Every year on October 31st, the western world celebrates a big event known as Halloween. In the Christian faith, Halloween is also called All Hallows’ Eve or All Saints’ Eve, that is a day dedicated to remembering those who have passed away. The commonly used term “Halloween” is actually a shortened version of Hallows’ Evening.
Although originally there was a religious meaning to the holiday, Halloween has become an entertaining, fun, and spooky night of celebration with friends and family. For children, this means dressing up in costumes as their favourite super heroes or characters and going door to door calling out “trick-or-treat” for candy. There is also the tradition of carving scary faces on pumpkins and placing a candle inside. These are known as Jack-o’-lanterns.
Trick-or-treating is something children look forward to all year. Dressed in costumes, they go house to house asking for “treats” (candy). The “trick” in the phrase means that if no treats are offered, the child will pull a prank or cause mischief to the homeowner’s property.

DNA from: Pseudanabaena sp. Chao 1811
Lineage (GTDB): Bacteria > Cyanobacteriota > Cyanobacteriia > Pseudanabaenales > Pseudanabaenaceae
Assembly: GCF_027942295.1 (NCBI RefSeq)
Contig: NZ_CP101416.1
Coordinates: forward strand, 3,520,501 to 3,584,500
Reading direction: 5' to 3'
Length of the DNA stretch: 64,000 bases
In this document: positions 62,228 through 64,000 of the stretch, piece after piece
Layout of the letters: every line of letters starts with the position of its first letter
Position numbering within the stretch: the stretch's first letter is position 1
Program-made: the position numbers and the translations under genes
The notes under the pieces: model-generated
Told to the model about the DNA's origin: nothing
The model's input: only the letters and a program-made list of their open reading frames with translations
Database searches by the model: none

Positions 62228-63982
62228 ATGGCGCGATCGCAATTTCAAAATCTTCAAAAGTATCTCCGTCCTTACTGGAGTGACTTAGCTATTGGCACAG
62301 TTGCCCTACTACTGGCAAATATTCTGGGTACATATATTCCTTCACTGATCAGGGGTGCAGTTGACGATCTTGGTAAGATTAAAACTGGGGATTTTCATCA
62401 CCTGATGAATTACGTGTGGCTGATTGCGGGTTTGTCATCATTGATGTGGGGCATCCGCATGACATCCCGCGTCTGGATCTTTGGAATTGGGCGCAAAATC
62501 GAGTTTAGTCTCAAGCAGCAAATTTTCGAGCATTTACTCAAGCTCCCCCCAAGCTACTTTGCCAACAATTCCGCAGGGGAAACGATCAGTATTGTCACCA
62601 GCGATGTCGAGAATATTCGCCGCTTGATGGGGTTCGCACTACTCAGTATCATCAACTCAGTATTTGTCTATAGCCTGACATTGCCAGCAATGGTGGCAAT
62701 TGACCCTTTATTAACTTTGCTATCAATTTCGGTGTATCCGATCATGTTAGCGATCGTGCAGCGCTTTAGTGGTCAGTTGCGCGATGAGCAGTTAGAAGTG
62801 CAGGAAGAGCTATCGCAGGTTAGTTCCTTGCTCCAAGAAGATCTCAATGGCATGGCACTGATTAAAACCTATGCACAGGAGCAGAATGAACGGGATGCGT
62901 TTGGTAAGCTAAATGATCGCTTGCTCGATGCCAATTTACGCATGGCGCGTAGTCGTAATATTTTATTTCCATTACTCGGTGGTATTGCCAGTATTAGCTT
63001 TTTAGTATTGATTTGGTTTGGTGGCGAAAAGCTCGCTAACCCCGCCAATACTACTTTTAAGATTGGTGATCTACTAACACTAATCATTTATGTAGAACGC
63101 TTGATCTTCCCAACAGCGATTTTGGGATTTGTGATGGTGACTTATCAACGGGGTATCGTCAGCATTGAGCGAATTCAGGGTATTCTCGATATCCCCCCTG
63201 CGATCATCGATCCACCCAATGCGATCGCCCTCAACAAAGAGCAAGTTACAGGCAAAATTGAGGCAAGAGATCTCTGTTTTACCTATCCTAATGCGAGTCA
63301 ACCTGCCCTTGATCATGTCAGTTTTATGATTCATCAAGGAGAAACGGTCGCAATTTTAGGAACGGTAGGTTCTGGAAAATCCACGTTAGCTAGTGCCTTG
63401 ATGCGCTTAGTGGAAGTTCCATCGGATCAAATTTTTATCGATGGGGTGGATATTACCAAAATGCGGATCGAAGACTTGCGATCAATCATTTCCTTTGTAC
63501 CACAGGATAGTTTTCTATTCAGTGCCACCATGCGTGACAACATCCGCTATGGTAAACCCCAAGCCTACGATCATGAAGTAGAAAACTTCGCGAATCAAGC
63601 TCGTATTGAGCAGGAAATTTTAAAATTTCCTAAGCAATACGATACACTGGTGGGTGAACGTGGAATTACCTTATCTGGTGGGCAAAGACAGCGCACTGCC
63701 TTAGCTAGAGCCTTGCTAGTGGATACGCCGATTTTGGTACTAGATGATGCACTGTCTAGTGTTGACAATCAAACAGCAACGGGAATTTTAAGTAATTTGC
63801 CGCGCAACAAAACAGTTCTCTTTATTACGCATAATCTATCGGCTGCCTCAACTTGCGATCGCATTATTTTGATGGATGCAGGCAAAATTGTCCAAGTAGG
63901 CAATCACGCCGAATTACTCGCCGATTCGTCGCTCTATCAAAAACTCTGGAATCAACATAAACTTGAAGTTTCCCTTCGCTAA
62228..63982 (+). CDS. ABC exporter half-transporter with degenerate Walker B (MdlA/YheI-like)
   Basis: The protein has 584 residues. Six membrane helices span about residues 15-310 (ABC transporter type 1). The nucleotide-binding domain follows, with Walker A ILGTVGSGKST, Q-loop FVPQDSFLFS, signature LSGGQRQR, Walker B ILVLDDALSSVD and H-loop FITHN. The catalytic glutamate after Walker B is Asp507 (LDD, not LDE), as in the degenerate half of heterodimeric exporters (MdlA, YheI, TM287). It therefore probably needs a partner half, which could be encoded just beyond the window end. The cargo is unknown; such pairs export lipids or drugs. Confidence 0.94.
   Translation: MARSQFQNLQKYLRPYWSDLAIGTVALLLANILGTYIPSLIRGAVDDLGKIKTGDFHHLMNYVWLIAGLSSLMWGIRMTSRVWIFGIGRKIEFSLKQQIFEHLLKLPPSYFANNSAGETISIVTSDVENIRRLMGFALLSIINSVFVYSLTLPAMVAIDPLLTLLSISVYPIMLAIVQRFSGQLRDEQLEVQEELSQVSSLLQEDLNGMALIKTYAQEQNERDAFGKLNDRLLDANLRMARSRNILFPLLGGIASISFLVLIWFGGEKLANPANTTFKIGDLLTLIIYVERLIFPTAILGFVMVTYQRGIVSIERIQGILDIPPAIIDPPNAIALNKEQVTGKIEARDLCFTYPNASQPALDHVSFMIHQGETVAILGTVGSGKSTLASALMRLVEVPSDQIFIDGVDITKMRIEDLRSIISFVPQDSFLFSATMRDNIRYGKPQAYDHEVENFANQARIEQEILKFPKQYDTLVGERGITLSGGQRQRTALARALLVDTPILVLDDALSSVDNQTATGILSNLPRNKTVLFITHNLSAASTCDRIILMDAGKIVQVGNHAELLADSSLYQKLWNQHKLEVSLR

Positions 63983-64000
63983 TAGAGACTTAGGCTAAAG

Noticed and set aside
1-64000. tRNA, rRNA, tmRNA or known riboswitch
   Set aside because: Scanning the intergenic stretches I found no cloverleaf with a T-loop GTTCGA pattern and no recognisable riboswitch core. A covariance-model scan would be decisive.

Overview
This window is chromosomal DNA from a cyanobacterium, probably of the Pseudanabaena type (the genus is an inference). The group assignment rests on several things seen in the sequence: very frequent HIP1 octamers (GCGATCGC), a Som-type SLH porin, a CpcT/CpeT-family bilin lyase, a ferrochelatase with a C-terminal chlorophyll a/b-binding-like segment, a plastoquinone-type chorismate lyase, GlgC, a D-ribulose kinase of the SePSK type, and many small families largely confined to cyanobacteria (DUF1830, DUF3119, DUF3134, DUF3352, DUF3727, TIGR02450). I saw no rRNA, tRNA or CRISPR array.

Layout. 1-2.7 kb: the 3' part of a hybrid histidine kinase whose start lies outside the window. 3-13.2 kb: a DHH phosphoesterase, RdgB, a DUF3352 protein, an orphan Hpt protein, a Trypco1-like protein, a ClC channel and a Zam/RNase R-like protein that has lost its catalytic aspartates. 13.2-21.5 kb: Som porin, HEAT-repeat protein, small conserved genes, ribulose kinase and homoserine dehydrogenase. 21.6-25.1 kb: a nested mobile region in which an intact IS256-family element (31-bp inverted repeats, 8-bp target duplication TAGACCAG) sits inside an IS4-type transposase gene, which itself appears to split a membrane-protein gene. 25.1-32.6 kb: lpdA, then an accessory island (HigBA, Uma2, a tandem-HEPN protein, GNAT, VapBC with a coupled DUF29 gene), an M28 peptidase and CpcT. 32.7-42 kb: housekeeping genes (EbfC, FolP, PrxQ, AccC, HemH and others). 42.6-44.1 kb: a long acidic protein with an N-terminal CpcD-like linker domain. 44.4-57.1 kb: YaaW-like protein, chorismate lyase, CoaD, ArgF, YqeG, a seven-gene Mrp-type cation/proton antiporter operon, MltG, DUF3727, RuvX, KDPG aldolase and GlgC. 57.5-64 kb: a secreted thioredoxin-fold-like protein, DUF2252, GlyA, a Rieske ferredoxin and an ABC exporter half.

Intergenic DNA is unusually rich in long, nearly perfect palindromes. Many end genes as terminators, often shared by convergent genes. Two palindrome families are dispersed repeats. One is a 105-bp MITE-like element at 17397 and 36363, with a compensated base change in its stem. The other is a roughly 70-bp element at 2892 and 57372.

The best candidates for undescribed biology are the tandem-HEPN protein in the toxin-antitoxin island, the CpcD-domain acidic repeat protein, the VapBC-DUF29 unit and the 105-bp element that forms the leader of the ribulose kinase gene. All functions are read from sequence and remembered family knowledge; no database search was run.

Historically, “trick-or-treating” is said to be related to the Christian practice of “souling” in medieval times. On All Hallows’ Eve, groups of Christian “soulers” would go from parish to parish begging the rich for cakes. In exchange they would say prayers for the soul of those who gave them the cakes. Fast-forward to today and it is children who go house to house asking for candies.
Grown ups these days like to honour the night by attending costume parties, visiting haunted attractions, telling spine-chilling stories, playing pranks, and even watching horror films.
How ever you decide to celebrate this holiday, whether it is draping your house in spooky décor or dressing up in a fun or scary costume, you are sure to have a happy, spine-tingling Halloween.
This post is also available in: Tiếng Việt